“We eliminated that and tried to move to a more global perspective, but if you are feeling we still represent too much of a white, western-centric approach, we will look at curriculum and course offerings,” Goldgeiger said.

Faculty diversity

Taylor Dumpson, a junior in the School of Public Affairs, expressed concern that many classes lacked discussions about race and that the school lacked full time faculty of color.

“In the School of Public Affairs, there is currently no full-time faculty of color teaching me anything about criminology,” Dumpson said. “It shouldn’t take me until my junior year to even have conversations about race in my classes.”

Dean of SPA Barbara Romzeck explained that the school is actively searching to hire more faculty of color, though she noted that there is significant demand for faculty members of color in universities across the nation.

“We are actively looking to hire faculty of color. We can’t guarantee the process will work because they [faculty of color] are in high demand,” Romzeck said. “Our hearts our in it, and so are our dollars.”

Dean of Academic Affairs and Senior Vice Provost Mary Clark, who is also the top authority on hiring faculty, responded to the concerns over hiring a greater diversity of professors..

“I am very aware of the need to diversify our faculty for any number of reasons, but most importantly to show who is valued, what ideas are valued, how our students learn best in the classroom, to reflect the diversity of our student body,” Clark said. “That is something we have been working on and continue to work on and welcome your input.”

Moving forward

Freshman Janae Hatcher spoke about the need for university administrators to respond to issues quickly.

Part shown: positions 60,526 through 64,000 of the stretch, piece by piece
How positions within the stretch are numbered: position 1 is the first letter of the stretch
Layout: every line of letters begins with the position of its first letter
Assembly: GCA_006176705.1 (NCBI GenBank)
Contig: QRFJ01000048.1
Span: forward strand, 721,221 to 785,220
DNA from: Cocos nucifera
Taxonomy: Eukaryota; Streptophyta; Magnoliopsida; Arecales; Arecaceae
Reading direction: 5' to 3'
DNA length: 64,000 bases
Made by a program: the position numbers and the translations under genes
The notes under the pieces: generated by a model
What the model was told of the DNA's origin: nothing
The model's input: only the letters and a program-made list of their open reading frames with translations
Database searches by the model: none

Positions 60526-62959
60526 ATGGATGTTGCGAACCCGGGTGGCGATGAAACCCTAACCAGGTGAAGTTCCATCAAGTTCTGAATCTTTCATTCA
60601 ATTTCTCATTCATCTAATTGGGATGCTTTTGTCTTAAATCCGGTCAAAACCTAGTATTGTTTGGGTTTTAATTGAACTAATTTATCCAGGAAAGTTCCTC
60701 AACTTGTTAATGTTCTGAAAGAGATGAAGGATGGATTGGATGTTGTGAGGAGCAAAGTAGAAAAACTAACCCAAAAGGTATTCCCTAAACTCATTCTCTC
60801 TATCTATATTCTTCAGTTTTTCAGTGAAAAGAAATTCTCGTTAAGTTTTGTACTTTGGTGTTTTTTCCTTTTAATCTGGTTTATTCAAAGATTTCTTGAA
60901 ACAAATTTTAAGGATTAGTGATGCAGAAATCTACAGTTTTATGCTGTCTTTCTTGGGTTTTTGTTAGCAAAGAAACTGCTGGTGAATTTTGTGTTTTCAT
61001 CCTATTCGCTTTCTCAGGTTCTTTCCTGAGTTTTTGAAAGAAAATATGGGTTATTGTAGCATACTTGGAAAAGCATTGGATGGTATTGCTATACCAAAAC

“What are you going to do when this meeting concludes? If this meeting proves to just be a way to save face under all of this pressure of all the negative press that this university has received, then you have an even greater problem at your hands,” Hatcher said. “We must do better by our black students and we must do it together.”

Several administrators expressed openness to student feedback and encouraged students to contact them with their concerns. Vice President for Campus Life Gail Hanson and Provost Scott Bass responded directly to demands made in the town hall.

“We can look into financial aid stability, we can look into the reboot of education in terms of how the curriculum process takes place on campus within all of the schools and college,” Bass said. “In terms of diversity and inclusion, more than one requirement will be needed for the undergraduate experience. In terms of faculty, that is an ongoing dialogue.”

Hanson said she and her colleagues will find ways to respond to tracking and communicating the disciplinary process, to report and be transparent about statistics on racially driven discriminatory actions and sexual assaults. Administrators will also look to implement community restitution in student conduct and provide the options for victims to speak with perpetrators during student conduct process, Hanson said.

“[Conversations between victims and perpetrators] takes courage on both parts,” Hanson said. “The sanctions have to be imposed but talking it out and understanding the harm you have done can only happen in that interpersonal exchange. We can start now.”

Toward the end of the town hall, Dr. Aw reminded administrators, faculty and students that clear and concrete actions were critical in moving forward and repairing the community.

“We have heard from our students — it is not just what happens today, it is what happens tomorrow and the day after and the months after, that is going to help people regain the trust in our institution.”